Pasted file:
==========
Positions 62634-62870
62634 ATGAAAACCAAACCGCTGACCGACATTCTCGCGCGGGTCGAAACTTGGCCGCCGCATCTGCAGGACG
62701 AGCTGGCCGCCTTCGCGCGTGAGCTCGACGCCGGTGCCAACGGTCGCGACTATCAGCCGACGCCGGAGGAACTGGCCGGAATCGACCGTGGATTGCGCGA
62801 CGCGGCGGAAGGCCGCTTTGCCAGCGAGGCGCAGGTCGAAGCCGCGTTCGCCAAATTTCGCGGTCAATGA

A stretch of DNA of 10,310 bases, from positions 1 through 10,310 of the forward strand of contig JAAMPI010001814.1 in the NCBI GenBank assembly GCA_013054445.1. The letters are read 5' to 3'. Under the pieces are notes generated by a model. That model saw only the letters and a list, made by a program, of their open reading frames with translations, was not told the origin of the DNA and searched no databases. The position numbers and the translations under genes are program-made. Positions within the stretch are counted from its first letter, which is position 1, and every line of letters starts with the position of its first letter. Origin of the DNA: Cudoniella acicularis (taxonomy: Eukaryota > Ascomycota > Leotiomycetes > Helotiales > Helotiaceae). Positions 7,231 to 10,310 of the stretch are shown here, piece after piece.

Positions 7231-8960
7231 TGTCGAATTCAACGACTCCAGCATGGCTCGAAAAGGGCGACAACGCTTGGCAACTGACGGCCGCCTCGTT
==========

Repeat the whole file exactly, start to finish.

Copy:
Positions 62634-62870
62634 ATGAAAACCAAACCGCTGACCGACATTCTCGCGCGGGTCGAAACTTGGCCGCCGCATCTGCAGGACG
62701 AGCTGGCCGCCTTCGCGCGTGAGCTCGACGCCGGTGCCAACGGTCGCGACTATCAGCCGACGCCGGAGGAACTGGCCGGAATCGACCGTGGATTGCGCGA
62801 CGCGGCGGAAGGCCGCTTTGCCAGCGAGGCGCAGGTCGAAGCCGCGTTCGCCAAATTTCGCGGTCAATGA

A stretch of DNA of 10,310 bases, from positions 1 through 10,310 of the forward strand of contig JAAMPI010001814.1 in the NCBI GenBank assembly GCA_013054445.1. The letters are read 5' to 3'. Under the pieces are notes generated by a model. That model saw only the letters and a list, made by a program, of their open reading frames with translations, was not told the origin of the DNA and searched no databases. The position numbers and the translations under genes are program-made. Positions within the stretch are counted from its first letter, which is position 1, and every line of letters starts with the position of its first letter. Origin of the DNA: Cudoniella acicularis (taxonomy: Eukaryota > Ascomycota > Leotiomycetes > Helotiales > Helotiaceae). Positions 7,231 to 10,310 of the stretch are shown here, piece after piece.

Positions 7231-8960
7231 TGTCGAATTCAACGACTCCAGCATGGCTCGAAAAGGGCGACAACGCTTGGCAACTGACGGCCGCCTCGTT